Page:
By Matthew Flood
As the forestry industry continues to evolve, there is a more demand for solutions that help loggers maintain job sites more efficiently. Manufacturers are delivering improved innovations and machine solutions that help increase efficiency and productivity while exceeding loggers’ highest expectations. As the industry is seeing new emerging technologies and innovations enter the market, it’s crucial for manufacturers to focus on the impact their machines and technology will have in the woods and the benefits specific enhancements will have on operators. Forestry business owners are faced with unique challenges every day that drive the need for innovation, new technology and data solutions.
John Deere encourages loggers, business owners, and fleet managers to follow these tips to make sure their machines can tackle even the toughest terrain year-round.
Daily Service Check
Performing daily service checks is key to ensuring your machine meets its productivity potential and minimizes downtime. When performing your service check, visually inspect the machine’s appearance and look for damage. Check fluids — as in the coolant, oil, hydraulic oil and transmission oil levels. Check and drain fuel water separators.
Take a close look at wear items that could prevent the machine from efficiently doing its job. Visual inspections of key wear components are particularly important. Some machines are intelligent enough to know when to warm up and cool down, but it is also important to monitor them, considering excess idle time and fuel burn.
Operators are the first line of defense in making sure the machine is in optimum condition to keep the job site running efficiently. Most manufacturers still encourage operators to perform a daily walk-around, and while it may seem redundant, an extra set of eyes never hurts.
Key inspection points will vary between models, but the concept remains the same. Completing this daily inspection helps to spot potential problems early, which is beneficial on multiple fronts. For one, it saves equipment owners money by amending issues with individual parts and/or overall functionality so that larger, more costly issues with performance and longevity are avoided.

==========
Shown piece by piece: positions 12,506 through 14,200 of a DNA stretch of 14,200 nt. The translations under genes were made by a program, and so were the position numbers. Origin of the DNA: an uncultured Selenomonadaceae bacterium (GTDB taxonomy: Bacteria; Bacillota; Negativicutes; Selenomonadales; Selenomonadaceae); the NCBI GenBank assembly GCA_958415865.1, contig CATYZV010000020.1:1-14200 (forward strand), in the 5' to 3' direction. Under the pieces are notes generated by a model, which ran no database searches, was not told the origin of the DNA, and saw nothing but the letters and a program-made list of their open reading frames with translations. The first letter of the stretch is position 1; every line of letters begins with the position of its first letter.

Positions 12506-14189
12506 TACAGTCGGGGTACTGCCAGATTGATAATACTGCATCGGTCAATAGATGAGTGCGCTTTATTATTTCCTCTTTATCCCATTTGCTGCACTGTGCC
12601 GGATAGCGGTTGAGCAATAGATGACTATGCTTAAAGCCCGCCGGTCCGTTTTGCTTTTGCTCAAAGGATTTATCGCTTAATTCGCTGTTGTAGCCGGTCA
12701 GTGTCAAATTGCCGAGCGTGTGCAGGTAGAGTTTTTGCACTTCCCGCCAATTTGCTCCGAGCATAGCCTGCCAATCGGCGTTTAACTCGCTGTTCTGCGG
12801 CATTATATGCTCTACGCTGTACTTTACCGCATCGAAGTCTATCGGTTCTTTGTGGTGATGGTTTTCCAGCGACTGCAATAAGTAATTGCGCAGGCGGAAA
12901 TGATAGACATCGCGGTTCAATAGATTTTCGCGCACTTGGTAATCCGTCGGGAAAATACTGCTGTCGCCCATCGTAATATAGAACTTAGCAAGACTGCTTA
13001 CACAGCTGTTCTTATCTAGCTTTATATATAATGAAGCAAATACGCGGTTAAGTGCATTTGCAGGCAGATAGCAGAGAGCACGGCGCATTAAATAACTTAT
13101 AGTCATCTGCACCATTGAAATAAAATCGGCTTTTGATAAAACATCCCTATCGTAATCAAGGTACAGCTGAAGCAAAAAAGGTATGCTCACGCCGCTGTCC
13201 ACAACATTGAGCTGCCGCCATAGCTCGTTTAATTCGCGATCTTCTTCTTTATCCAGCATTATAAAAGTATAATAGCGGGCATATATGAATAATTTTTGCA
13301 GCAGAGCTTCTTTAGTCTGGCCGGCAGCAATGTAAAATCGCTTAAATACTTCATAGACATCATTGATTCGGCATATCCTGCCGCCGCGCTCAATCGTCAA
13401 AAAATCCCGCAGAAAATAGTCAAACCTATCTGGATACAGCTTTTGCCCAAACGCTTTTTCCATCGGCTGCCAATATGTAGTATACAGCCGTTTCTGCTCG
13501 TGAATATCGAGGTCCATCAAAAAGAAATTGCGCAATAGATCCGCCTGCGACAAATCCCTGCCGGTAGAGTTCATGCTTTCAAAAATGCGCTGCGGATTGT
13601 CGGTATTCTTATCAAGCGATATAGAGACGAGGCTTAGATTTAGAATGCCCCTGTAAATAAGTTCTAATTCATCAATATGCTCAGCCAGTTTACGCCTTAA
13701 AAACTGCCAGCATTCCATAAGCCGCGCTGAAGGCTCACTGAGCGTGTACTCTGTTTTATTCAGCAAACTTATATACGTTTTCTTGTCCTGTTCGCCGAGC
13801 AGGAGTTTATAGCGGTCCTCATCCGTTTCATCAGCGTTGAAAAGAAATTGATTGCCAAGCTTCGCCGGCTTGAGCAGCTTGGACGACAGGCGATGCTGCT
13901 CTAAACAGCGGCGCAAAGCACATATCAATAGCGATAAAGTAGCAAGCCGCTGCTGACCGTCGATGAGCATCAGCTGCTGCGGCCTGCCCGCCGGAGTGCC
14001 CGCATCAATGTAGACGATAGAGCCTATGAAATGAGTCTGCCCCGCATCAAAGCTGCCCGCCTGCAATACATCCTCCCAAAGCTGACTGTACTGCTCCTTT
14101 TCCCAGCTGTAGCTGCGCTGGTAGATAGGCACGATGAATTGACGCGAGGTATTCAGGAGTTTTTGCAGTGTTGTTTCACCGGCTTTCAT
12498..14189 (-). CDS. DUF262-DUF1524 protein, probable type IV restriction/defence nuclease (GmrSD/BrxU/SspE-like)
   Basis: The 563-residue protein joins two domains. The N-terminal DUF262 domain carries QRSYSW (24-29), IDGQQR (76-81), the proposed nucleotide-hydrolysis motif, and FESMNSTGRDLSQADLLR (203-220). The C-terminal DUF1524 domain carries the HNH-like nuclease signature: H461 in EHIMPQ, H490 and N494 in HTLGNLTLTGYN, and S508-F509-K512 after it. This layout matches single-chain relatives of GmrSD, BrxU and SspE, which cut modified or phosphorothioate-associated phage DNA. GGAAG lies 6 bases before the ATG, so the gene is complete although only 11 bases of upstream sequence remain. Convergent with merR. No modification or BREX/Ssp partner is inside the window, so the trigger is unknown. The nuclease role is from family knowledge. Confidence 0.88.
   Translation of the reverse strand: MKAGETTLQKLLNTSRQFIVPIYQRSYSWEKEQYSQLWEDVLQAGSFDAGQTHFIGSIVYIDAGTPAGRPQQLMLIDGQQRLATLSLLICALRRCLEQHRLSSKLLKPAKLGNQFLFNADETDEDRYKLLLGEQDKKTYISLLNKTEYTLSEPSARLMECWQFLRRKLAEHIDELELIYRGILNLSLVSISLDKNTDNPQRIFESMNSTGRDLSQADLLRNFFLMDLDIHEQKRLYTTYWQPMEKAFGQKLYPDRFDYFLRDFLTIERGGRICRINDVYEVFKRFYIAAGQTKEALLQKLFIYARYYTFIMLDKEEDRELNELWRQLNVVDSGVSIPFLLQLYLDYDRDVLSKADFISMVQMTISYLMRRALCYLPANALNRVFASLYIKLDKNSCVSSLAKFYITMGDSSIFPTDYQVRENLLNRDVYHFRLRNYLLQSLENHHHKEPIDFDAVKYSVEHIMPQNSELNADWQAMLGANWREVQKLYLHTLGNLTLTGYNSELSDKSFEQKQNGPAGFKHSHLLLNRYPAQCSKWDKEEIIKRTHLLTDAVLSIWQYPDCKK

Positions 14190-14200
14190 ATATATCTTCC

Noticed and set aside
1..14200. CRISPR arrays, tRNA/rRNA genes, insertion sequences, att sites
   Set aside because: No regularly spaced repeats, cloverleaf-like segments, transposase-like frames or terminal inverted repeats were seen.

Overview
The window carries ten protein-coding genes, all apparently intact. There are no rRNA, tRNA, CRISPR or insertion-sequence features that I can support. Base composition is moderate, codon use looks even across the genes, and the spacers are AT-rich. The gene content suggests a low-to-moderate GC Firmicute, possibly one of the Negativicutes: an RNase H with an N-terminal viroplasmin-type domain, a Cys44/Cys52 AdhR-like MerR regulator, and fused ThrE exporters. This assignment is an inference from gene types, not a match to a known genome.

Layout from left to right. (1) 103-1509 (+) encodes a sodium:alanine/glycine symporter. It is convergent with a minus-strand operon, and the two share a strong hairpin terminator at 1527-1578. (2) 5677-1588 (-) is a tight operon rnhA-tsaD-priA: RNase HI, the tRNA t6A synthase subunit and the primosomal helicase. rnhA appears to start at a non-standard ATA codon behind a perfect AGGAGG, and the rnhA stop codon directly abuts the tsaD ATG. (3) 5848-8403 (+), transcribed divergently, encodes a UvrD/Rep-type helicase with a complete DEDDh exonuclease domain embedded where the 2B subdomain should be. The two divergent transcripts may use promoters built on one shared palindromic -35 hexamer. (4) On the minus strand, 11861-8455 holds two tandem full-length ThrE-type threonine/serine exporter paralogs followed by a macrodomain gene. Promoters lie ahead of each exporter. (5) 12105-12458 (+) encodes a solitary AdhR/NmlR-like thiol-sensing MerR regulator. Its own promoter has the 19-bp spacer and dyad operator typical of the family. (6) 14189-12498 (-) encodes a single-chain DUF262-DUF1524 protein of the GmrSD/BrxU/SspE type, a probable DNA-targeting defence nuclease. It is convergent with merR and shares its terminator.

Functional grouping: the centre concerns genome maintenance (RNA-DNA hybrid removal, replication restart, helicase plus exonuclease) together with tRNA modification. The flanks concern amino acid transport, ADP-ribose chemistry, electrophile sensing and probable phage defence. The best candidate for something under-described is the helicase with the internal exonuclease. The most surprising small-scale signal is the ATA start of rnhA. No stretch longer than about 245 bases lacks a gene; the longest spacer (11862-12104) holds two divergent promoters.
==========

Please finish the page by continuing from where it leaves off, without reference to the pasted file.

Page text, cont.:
Forestry machines are doing more than just sending information to a remote server. They are truly becoming connected to the world. Historically, a person might have perceived machine telematics as simply providing feedback about machine locations, working hours, and fuel burn. However, the data and insights from the machines can also help support improved and optimized business decisions.
A customer can view information about machines at his or her fingertips from a location on the opposite side of the world. Dealers and technicians can remotely monitor and connect to machines and initiate data collection on demand or based on triggers, such as machine alerts or fault codes. This can, at times, prevent multiple trips and reduce customer expenses.
One of the best ways to leverage telematics is to increase your bottom dollar through managing or limiting idle time on machines. Traditionally, a machine could idle between 10-20 percent of the hours that it’s utilized through a given week, month, or year. One could argue that the savings in fuel by reducing idle time is quite minimal. However, look at the larger picture: a machine that idles 20 percent of an annual accumulation of 1,000 hours is not producing for 200 hours. That’s 200 hours of lost production time plus a faster degradation of both warranty and potential resale value.
Successful businesses in the future will be defined by how well technology and telematics capabilities are leveraged by customers and integrated into day to day decisions. Equipment owners should partner with dealerships around telematics enabled features such as service advisor remote and machine monitoring capabilities to increase longevity of machines.
Focus on Machine Health
When examining your machine on a routine basis, it’s crucial to get into a regular routine and to complete the checks in the same order. Every time you do an inspection, start in the same place, perform your checks around the machine, and end where you began. This routine makes it easier to spot abnormalities and helps ensure nothing is overlooked.
It is best practice to refer to the operator’s manual or consult your dealer for specific product procedures. However, by following these tips you can begin to best-utilize your machine.
(Matthew Flood is Product Marketing Manager for John Deere.)